Why the tie-dye?
The uniforms Team USA has made public are, in a word, typical. They are very similar to uniforms of the past — there’s a hoodie, dark blue polos with big stripes and hats with dominant U.S.A. lettering. The white, knit sweater with red and blue bordering stripes has great potential. Especially if worn in a particularly baggy way by swashbuckling shot-maker Scottie Scheffler. (Say that five times fast.) But besides that, the uniforms leave plenty to be desired. And that vibe was only made worse when Zach Johnson debuted a tie-dye hat during his team’s initial visit to Marco Simone.
This ain’t it. It’s just not. Tie-dye is great for summer camp creations and maybe NBA pre-game entrance fits. But the Ryder Cup? The premier event in the entire pro golf world? Where pros and their partners get dolled up in formal attire for opening ceremonies? We don’t need tie-dye. We don’t want tie-dye.
Take one look at the European unis, debuted a few days after the Americans. White on white on white. With some auburn accents, if anything. Simple and clean and classy. Exactly what the Ryder Cup needs. Here’s hoping the tie-dye gets left behind.
Is Tiger in the group chat?
Barring a wild surprise, Tiger Woods will not be at the Ryder Cup this year. He wasn’t at the last one, either. But he was with the American team…digitally. It became clear via Xander Schauffele that Woods was actively communicating with members of the team via text, offering encouragement from his couch in Florida.
“We had a nice message from Tiger last night, and obviously not going to reveal what it said, but Pat and I know,” Schauffele said after another victory with Patrick Cantlay. “We referred to it a few times today, and we knew what we needed to do.”
We’ve seen group chats band Ryder Cup teams together in the past, but is there an American chat that Tiger Woods is getting involved with? One step further, will he be calling in pairing suggestions to captain Zach Johnson?
“He is, for lack of a better term, on call with us,” Johnson said. “He is very much in the know as to what we’re trying to do.”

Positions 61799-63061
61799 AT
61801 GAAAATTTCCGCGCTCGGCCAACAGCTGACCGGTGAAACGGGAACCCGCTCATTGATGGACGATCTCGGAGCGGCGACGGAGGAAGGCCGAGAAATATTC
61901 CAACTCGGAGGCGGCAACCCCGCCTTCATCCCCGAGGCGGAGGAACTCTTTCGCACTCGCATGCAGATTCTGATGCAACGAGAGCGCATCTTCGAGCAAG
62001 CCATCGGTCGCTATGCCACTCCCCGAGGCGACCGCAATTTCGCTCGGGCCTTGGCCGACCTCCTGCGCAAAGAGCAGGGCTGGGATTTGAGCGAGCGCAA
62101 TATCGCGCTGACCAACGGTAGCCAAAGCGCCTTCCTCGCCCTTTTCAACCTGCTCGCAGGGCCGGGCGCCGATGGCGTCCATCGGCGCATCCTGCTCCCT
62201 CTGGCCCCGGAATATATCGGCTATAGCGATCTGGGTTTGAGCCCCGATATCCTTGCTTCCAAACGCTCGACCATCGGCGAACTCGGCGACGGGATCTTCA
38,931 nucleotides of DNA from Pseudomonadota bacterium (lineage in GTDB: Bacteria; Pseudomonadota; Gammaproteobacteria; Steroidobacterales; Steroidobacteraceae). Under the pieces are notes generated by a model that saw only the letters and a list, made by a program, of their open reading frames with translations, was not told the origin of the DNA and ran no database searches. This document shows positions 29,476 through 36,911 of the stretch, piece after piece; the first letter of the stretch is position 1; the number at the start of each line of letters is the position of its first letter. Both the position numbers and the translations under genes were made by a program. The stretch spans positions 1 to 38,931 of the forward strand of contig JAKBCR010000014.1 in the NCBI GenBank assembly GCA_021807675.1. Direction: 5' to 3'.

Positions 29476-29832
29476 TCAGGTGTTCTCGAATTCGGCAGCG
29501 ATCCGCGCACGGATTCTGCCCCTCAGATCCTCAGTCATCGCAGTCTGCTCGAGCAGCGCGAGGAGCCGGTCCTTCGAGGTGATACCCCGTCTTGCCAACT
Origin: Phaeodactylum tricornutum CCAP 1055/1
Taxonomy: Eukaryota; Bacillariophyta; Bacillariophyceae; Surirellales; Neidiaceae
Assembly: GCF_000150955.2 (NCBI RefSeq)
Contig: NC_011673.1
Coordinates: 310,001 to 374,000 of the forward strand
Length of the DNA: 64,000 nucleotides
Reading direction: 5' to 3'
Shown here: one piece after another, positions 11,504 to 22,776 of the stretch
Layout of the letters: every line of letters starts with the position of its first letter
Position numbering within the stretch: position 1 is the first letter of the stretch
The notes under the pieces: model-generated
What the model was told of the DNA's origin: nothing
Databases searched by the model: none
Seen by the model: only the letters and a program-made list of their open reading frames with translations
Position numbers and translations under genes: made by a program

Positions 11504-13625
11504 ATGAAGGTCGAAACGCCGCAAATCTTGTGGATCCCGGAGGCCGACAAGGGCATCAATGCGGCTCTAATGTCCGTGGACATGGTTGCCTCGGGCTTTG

How long is too long for a gimme?
This is my favorite game that apparently Justin Thomas and Shane Lowry love playing, too. How many feet for a gimme putt is too many feet? Recall that one of the official distinctions handed out at this event is the Nicklaus-Jacklin Award that goes out to a player on each team who best demonstrates sportsmanship and “embodies the spirit of the Ryder Cup.” It was inspired by the famous concession between Jack Nicklaus and Tony Jacklin in 1969, wherein Nicklaus conceded a two-footer to Jacklin on the 17th hole at Royal Birkdale, ensuring the final match would reach the 18th.
For better or worse, the understood — or misunderstood! — length of a gimme putt has become a headline-making machine in recent team competitions. Look no further than the 19-9 beatdown at Whistling Straits, when Thomas, Lowry, and even Bryson DeChambeau all used their putters as measuring devices near the hole after being forced to make short(ish!) putts in 2021. Lowry talked about it afterward, acknowledging the chippiness lingering in the air during tense matches.
“For a start Bryson Dechambeau’s putter shaft is about four feet long so it was definitely not a gimme,” Lowry said. “Justin Thomas did the same thing and then I did the same thing but purely because Justin Thomas did it. They made me hit a putt from literally 18 inches on the 1st so I did the exact same thing as Thomas did just because I was annoyed with the picture I’d seen of him that morning.”
Thomas was involved in similar mocking efforts at the 2019 Presidents Cup in Australia, as well as during his singles match at the 2022 Presidents Cup in North Carolina. That’s three-straight team events for J.T.’s antics. Is he playing mind games? Will we get him to finally clarify how long a gimme putt should be? Maybe we’ll get an answer by the end of Rome, but I’m not counting on it.